Legal Studies 3080

Police Rights of Search

The right to make searches of both people and places is very important in police work. When those the police arrest come to trial, the Crown's case will likely be made up largely of the evidence gathered at the scene of the crime.

Evidence often includes physical objects that help demonstrate the involvement of the accused in the crime. Examples are things like narcotics, weapons, and stolen property. Evidence like this must prove beyond a reasonable doubt that the accused committed the actus reus and had the necessary mens rea at the time of its commission. The gathering of evidence is, as you might expect, a very serious matter, and once again the Canadian Charter of Rights and Freedoms puts limits on how far police can go in obtaining it.
The power to search both people and places is a very important tool for investigating officers. The right to search, however, is not one that is guaranteed the police; they have to conduct their searches in accordance with the law. Under common law, the police are allowed to search anyone they believe is carrying a concealed weapon. They can also search property that is under the control of the accused, though this does not mean they have the automatic right to search homes. All other searches are subject to specific statutes - for instance the Controlled Drugs and Substances Act.

Section 8 of the Canadian Charter of Rights and Freedoms guarantees Canadian citizens freedom from "unreasonable search or seizure". Not only must searches be authorized by either a statute or common law; they must also be "reasonable". This means that the police cannot conduct a search because of a hunch; they must have reasonable and probable grounds. A person's right to privacy can be interfered with only if it's felt to be in the best interests of the collective society.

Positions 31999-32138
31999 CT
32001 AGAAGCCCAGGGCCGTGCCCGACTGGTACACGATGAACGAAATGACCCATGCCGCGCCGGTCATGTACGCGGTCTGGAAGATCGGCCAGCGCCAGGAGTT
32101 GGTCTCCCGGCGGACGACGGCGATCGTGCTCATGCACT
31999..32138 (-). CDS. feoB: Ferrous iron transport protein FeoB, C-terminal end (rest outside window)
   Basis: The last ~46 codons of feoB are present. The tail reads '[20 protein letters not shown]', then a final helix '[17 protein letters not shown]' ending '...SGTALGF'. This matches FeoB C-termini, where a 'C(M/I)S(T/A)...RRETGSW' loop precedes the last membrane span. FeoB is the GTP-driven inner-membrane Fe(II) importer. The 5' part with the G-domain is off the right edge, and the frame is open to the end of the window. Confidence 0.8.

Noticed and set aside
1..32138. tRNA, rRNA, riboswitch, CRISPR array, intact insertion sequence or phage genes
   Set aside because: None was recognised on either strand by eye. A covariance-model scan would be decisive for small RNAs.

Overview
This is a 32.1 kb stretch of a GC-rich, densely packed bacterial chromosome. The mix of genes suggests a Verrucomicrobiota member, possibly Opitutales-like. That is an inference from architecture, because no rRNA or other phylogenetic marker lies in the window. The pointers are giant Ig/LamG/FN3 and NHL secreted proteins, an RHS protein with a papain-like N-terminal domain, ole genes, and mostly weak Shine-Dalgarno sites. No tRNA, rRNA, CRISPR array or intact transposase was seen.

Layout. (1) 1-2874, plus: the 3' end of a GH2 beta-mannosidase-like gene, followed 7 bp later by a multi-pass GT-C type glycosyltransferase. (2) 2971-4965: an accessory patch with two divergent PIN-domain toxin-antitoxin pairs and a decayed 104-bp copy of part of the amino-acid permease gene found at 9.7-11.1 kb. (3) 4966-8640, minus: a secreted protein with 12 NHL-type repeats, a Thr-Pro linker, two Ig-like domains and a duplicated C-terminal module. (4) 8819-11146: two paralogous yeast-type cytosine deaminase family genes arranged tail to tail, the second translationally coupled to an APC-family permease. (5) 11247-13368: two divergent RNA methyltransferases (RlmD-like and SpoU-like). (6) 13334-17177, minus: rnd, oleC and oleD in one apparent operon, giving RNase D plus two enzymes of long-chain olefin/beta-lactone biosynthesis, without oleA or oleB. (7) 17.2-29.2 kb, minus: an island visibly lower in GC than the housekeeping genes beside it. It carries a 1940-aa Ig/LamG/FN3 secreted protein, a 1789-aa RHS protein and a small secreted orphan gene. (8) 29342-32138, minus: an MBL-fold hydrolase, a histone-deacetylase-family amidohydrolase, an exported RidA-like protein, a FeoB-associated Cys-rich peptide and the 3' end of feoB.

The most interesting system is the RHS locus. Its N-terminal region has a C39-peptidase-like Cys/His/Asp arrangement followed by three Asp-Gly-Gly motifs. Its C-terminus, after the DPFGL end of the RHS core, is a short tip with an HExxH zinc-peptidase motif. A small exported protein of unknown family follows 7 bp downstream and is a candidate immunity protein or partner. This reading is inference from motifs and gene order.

The search warrant is the major source of authority to conduct searches. If an officer wants to conduct a search, the first step is to swear an oath before a justice of the peace. This is called layering on information. This document contains a statement of the officer outlining the reasons for the search, the place to be searched, and the evidence believed to be present there. The document must identify the premises (home, apartment, and so on) to be searched and the crime being investigated; and, as far as possible, it should describe the goods being sought.

If the justice of the peace is satisfied that the officer has reasonable grounds for the request, he or she signs the document and the warrant becomes legal. The police must carry the warrant with them and produce it upon request. If the owner of the premises decides not to comply with the police, they may use as much force as is required to break into the premises.

The last sentence raises the question, what if the police use more force than is required? Is there someone watching over the police? The answer is yes. In 1973 the Law Enforcement Review Board was established. Its role is to provide for an independent and impartial review of citizens' complaints against the police. A decision of this board can result in an official warning being sent to an officer for a minor offence; if the offence is serious enough, the officer can be dismissed.